1. Within a style sheet using either @media or @import rule. EGs:
      1. @media screen { .Note{color:yellow} }
      2. @media print { .Note{color:red} }.
      3. @import 'EG.css' print, projection;
    2. Within the document language. EG: <link rel="stylesheet" type="text/css" media="screen" href="EG.css" />.
  6. A Media Query consists of a media type and zero or more expressions that check for the conditions of particular media features, and applies its styles if true. The list of media features includes: width (min-widht, max-width), height, device-width, device-height, orientation, aspect-ratio, device-aspect-ratio, color (min-color), color-index, monochrome, resolutioin, scan, grid. "device-width" refers to the physical (EG: Screen width), while "width" refers to the available (EG: Browser window width). EG:
    1. @media all and (min-width:500px)
    2. @media (min-width:500px). Identical to the preceding.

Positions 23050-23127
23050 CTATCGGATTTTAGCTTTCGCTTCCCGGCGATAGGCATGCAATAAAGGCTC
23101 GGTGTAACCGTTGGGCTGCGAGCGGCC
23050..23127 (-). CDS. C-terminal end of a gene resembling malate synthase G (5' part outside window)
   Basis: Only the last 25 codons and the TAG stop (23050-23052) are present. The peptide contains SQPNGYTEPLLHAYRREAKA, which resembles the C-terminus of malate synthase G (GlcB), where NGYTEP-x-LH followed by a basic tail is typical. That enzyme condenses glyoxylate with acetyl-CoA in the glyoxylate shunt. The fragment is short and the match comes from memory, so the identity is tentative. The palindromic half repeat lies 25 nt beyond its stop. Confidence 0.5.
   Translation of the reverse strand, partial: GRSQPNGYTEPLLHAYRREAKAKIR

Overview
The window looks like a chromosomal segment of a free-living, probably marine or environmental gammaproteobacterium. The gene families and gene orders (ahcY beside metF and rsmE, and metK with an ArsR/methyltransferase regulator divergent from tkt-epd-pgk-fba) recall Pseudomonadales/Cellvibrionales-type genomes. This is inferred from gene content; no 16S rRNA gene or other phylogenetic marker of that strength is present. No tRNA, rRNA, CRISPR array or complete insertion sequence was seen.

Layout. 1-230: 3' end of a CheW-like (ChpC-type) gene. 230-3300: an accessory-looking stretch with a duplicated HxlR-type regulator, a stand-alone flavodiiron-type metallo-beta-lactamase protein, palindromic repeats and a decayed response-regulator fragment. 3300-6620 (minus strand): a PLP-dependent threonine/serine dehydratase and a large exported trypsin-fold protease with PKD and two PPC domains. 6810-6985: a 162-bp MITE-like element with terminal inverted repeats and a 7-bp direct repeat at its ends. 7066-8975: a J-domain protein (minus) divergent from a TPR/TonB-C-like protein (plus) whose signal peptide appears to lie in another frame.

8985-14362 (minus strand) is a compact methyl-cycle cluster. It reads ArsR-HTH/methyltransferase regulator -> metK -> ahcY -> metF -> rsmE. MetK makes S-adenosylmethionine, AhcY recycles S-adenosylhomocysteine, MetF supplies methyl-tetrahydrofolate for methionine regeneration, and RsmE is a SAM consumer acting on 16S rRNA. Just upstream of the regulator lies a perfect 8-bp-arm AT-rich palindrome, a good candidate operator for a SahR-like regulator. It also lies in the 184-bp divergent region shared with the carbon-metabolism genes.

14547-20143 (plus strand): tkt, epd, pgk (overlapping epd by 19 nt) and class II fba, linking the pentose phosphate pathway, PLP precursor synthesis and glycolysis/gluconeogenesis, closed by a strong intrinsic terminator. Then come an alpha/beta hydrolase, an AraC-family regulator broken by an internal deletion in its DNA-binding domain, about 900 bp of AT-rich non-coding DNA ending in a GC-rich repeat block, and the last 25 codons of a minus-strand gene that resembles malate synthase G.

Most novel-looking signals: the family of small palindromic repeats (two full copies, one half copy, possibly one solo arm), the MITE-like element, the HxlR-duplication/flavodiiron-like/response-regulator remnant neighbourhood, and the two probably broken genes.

3. @media screen and (color), projection and (color). The comma expresses a logical OR, while the 'and' keyword expresses a logical AND.
    4. @media not (min-width:500px) . The logical NOT can be expressed through the 'not' keyword.
    5. @media screen and (min-width: 400px) and (max-width: 700px)
    6. @media (orientation:portrait)
    7. @media screen and (device-aspect-ratio: 16/9
    8. @media (min-color: 1). Bits per component.
    9. @media (color). Identical to the preceding.
    10. @media print and (min-resolution: 300dpi)
    11. @media print and (min-resolution: 118dpcm)
    12. @media tv and (scan: progressive)
    13. @media handheld and (grid) and (max-width: 15em)

Comments in the CSS File must be enclosed by /* and */. EG: p {color:#f00;} /* This turns paragraphs red */.